The detritus of reason: Surrealism, photography and the everyday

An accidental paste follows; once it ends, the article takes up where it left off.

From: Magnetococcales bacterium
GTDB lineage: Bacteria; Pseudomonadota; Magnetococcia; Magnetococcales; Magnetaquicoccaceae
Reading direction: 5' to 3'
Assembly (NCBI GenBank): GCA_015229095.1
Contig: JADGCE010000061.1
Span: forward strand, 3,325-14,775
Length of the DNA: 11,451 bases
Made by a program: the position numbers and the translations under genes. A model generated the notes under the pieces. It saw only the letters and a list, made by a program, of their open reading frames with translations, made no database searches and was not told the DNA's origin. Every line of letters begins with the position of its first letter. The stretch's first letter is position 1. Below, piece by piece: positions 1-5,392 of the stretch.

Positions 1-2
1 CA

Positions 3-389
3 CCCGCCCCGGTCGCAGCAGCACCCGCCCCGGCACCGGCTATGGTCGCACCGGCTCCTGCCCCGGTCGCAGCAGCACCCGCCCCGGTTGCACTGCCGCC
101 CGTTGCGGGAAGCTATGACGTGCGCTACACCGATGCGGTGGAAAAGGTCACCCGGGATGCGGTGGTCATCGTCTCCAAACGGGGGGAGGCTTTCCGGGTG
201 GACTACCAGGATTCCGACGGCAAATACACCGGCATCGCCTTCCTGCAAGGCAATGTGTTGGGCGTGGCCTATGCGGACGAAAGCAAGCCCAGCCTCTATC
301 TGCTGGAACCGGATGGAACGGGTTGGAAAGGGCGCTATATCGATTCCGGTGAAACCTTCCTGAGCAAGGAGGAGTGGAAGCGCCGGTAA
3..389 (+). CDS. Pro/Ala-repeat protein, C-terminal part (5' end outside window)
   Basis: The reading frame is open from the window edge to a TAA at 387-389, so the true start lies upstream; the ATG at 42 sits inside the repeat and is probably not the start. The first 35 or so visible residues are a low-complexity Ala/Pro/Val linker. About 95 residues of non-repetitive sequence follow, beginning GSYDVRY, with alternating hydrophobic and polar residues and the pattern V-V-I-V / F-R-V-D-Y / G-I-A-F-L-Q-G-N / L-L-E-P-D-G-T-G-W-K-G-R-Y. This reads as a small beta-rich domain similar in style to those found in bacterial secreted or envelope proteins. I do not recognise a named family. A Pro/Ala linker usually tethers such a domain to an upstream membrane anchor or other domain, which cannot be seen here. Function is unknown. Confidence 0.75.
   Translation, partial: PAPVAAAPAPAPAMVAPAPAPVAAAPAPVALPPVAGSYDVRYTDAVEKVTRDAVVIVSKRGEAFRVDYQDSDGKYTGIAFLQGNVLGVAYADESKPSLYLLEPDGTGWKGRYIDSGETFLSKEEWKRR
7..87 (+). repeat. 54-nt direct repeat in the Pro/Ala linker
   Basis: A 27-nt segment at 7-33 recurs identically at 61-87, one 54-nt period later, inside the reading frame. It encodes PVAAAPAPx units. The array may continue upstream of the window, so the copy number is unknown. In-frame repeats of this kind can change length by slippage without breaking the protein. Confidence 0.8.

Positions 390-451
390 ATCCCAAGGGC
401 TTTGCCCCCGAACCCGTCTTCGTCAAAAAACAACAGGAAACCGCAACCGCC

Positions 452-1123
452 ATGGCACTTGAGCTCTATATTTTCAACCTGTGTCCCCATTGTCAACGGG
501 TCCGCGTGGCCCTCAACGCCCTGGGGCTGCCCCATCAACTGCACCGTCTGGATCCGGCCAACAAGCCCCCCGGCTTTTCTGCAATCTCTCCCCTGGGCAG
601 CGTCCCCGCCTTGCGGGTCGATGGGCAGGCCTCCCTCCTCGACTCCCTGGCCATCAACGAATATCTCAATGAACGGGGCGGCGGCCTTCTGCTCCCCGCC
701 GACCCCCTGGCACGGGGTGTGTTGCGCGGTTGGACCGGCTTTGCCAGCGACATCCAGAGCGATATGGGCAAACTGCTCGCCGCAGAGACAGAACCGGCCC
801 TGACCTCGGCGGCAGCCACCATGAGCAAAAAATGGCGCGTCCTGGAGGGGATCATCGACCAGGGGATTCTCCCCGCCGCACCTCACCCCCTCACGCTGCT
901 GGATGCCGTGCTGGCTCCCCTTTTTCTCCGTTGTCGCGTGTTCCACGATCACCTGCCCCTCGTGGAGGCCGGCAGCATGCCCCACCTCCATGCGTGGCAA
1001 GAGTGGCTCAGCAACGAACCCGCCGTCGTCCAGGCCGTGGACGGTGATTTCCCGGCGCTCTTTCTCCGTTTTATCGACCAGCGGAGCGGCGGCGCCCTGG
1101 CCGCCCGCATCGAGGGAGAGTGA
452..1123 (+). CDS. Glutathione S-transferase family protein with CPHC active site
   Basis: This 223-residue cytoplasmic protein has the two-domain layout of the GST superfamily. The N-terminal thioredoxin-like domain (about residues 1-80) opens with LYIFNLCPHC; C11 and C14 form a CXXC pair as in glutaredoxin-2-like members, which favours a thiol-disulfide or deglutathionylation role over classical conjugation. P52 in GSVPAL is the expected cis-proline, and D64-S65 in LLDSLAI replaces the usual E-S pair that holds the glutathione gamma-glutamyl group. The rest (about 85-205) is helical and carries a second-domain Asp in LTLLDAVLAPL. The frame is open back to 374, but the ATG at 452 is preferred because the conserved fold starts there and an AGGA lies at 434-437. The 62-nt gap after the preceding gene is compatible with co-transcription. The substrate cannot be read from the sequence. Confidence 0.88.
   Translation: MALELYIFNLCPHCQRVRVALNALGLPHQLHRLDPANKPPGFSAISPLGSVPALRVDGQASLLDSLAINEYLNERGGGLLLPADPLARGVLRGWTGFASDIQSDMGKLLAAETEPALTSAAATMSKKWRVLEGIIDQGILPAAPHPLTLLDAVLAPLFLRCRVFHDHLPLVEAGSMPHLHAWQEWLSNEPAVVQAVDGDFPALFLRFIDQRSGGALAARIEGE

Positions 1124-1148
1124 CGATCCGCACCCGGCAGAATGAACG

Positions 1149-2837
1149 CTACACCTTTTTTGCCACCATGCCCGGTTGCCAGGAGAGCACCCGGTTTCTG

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Surrealism is one of the most widely practiced and reviewed art movements of the twentieth century. This thesis will consider the ways in which Surrealism is understood historically and examine Surrealism's connection to earlier instances in culture as a form of primitive Surrealism. Surrealism found inspiration from the past as much as from its contextual present, and its legacy is expressed in its writings and cemented in its actions. The Surrealist use of photography to promote a subversion of the realist frame as part of this expression, is indicative of the movement. This thesis will consider the ways in which photography served the Surrealist Revolution ideologically, which is best evidenced in the coercion of visibility and invisibility. Therefore, the Surrealist use of the camera, and the connotative elements of its photographs, are not limited to Surrealist photography alone. These attributes are in fact intrinsic to the medium of photography and can be found in photographs produced outside Surrealism's oeuvre, irrespective of the context from which such photographs originate. From this point, the connections between Surrealist ideologies and self-portrait photography as a model for Surrealist socio-political agendas will be explored. Self-portrait photography is an actualisation of Surrealist idealism for art practices. This practice affects the psychology of the image-maker in a manner that can be aligned to psychotherapy. Lastly, as Surrealist ideologies contain socio-political rhetoric, the potential for Surrealism and photography to coexist and be 'at large' in contemporary culture is widespread. The rhetoric of this can be observed in the cultural theory of Marxism, particularly in recent critical perspectives on the Everyday. Photography and Surrealism preside as a form of cultural praxis in contemporary culture.
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